0
Shares
Pinterest WhatsApp

podcastFrom the University of Cambridge comes ELECTION, a weekly politics podcast; asking the questions that no one else is in the run-up to the British General Election with the most interesting people inside and outside the political arena. Here below are the eighth, ninth and tenth podcasts.

 

#8 – Robert Tombs on Britishness, Britain’s place in Europe & the NHS

What makes our politics uniquely ‘British’? Why is there no EnglishIndependence Party? How did the NHS become a sacred cow? And will Britannia ever rule the waves again? David puts these questions to Professor Robert Tombs – historian and author of a new epic history of England – to discover the impact of culture and foreign affairs on British political life. The team also review David Cameronand Ed Miliband’s favourite books, the pros and cons of the fixed-term Parliament, the neglected but extraordinary Nigerian election, and what to expect between now and polling day.

 

#9 – Simon Szreter on conspiracy theories, trust in politics & solutions

It is said that trust in politics is at an all-time low. Our politicians are seen as out of touch and out to fill their own pockets. But when does mistrust become something more profound? This week we discuss this phenomenon in its most extreme form: conspiracy theories. What conspiracy theories do the British public believe? How commonplace are they, and how have they spread? Are people really so wrong to believe that the world is run by a secret elite? We interview a team of Cambridge researchers for answers. Then David turns to Professor Simon Szreter – social historian and founder of ‘History & Policy’ – to discuss how academics are trying to find ways of restoring the public’s faith in politics, and bridge the gap between the politicians’ narrow view of the world and how the voters see it. The team also discuss the television debates, politicians’ use (and abuse) of facts and figures, Tony Blair, and UKIP’s strategy for electoral success.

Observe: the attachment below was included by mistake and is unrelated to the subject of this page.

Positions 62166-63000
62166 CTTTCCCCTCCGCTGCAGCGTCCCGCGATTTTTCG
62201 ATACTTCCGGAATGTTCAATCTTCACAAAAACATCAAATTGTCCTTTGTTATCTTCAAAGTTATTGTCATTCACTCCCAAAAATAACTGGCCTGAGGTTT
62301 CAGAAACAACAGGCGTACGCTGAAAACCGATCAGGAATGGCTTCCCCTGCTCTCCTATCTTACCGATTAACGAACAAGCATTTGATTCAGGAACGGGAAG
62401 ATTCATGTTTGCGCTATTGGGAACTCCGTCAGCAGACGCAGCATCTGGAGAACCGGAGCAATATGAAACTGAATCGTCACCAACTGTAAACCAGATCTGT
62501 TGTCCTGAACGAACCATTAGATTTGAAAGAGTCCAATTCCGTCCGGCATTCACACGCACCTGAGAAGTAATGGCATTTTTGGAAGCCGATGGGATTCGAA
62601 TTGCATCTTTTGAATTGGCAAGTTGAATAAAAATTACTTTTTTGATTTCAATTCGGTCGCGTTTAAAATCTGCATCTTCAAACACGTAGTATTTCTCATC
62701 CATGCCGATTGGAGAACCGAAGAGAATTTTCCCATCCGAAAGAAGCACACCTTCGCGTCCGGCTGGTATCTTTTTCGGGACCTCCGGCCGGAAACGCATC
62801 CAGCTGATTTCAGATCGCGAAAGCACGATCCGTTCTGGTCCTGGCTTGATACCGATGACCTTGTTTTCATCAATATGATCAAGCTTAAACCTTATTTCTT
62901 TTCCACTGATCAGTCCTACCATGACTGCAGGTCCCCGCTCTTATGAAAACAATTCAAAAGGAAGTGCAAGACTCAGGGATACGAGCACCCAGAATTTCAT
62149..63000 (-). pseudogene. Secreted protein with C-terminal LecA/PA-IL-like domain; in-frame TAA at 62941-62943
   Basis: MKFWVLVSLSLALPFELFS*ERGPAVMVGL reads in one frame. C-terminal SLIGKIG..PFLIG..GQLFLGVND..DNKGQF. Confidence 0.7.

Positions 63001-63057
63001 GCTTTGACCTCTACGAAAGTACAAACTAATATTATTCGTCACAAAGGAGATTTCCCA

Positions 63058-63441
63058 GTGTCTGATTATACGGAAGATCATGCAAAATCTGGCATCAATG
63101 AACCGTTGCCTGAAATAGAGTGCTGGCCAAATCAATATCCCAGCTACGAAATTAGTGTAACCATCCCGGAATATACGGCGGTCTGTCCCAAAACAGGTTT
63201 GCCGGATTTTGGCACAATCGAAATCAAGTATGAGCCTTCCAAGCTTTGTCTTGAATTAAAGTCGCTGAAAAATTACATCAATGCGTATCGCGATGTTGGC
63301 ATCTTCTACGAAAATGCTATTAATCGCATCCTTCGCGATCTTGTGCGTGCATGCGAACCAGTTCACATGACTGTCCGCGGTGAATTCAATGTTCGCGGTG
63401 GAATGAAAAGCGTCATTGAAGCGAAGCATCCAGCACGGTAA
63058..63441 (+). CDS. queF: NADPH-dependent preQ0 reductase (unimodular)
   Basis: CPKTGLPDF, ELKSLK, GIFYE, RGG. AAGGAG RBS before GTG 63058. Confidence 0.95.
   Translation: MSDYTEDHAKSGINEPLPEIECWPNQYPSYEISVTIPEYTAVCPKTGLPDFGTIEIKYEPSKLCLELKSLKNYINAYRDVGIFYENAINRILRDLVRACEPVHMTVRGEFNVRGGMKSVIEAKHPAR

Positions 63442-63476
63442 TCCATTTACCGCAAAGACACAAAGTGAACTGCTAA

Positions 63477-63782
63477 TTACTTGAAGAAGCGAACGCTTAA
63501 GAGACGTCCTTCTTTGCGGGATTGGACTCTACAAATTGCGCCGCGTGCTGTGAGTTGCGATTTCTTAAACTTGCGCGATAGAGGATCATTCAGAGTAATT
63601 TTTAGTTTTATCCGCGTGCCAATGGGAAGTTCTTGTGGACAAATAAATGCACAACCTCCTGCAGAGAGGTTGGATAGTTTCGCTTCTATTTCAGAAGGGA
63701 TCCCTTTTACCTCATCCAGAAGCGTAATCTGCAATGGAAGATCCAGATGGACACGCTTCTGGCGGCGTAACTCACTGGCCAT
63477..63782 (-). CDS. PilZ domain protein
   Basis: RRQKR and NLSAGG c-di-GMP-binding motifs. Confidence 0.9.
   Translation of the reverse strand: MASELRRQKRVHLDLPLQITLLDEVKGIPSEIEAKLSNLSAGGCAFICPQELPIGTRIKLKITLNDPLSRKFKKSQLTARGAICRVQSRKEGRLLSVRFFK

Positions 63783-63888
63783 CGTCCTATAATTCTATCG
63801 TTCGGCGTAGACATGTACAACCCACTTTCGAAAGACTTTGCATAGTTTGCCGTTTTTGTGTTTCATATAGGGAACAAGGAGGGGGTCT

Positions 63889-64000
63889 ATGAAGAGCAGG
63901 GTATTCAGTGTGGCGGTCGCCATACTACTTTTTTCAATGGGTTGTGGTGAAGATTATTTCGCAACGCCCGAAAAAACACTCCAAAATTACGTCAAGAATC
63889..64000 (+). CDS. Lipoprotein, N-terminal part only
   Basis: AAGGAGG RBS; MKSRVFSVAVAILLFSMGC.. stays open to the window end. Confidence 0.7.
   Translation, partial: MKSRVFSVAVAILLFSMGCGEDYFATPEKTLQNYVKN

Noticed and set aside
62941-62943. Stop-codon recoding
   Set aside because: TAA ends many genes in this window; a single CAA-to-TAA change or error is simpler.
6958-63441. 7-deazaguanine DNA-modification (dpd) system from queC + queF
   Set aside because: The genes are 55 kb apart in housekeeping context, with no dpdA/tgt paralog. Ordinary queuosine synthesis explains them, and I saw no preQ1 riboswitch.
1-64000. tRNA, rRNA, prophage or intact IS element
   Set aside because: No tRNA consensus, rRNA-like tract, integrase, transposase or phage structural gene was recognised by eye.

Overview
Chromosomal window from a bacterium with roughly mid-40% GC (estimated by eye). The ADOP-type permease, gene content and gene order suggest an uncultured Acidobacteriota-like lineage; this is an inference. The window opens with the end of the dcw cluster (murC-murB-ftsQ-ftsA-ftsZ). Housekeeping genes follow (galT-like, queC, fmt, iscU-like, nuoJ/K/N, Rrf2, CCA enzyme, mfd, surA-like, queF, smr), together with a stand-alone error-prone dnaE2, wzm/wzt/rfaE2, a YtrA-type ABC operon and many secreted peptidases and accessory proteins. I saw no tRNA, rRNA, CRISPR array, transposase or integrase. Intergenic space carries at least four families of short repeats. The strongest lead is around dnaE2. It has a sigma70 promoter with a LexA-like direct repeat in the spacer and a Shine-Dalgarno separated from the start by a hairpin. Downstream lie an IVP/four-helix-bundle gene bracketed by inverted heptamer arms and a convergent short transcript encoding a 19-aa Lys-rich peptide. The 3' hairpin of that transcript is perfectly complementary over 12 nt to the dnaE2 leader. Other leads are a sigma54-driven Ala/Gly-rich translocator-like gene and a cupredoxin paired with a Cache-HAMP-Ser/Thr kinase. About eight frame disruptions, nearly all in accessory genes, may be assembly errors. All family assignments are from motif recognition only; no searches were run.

#10 – Barbara Sahakian on political psychology, society & mental health

Are our brains hardwired to be left-wing or right-wing? How did mental health become a hot political issue? What advice can brain scientists give politicians to help get their message across? This week David interviews Professor Barbara Sahakian – the renowned neuropsychologist who has worked with the UK government on questions of mental health and well-being – to discover the lessons of new scientific research for our politics. The team then discuss the Labour and Conservative manifestos and the inner tensions they reveal within the parties, and what their pledges really mean in an age of coalitions and compromise. And, in the week when Hilary Clinton declared her presidential candidacy, we debate the time spans of political campaigns in the U.K. and the U.S., and the different ways the two countries do politics.

 

 

Comments

comments

Previous post

Between Nation-State and Ummah’s Appeal: The contradictions of Islamism in contemporary India and Bangladesh

Next post

The general election and constitutional reform: A look at the manifestos

No Comment

Leave a reply

Your email address will not be published. Required fields are marked *

This site uses Akismet to reduce spam. Learn how your comment data is processed.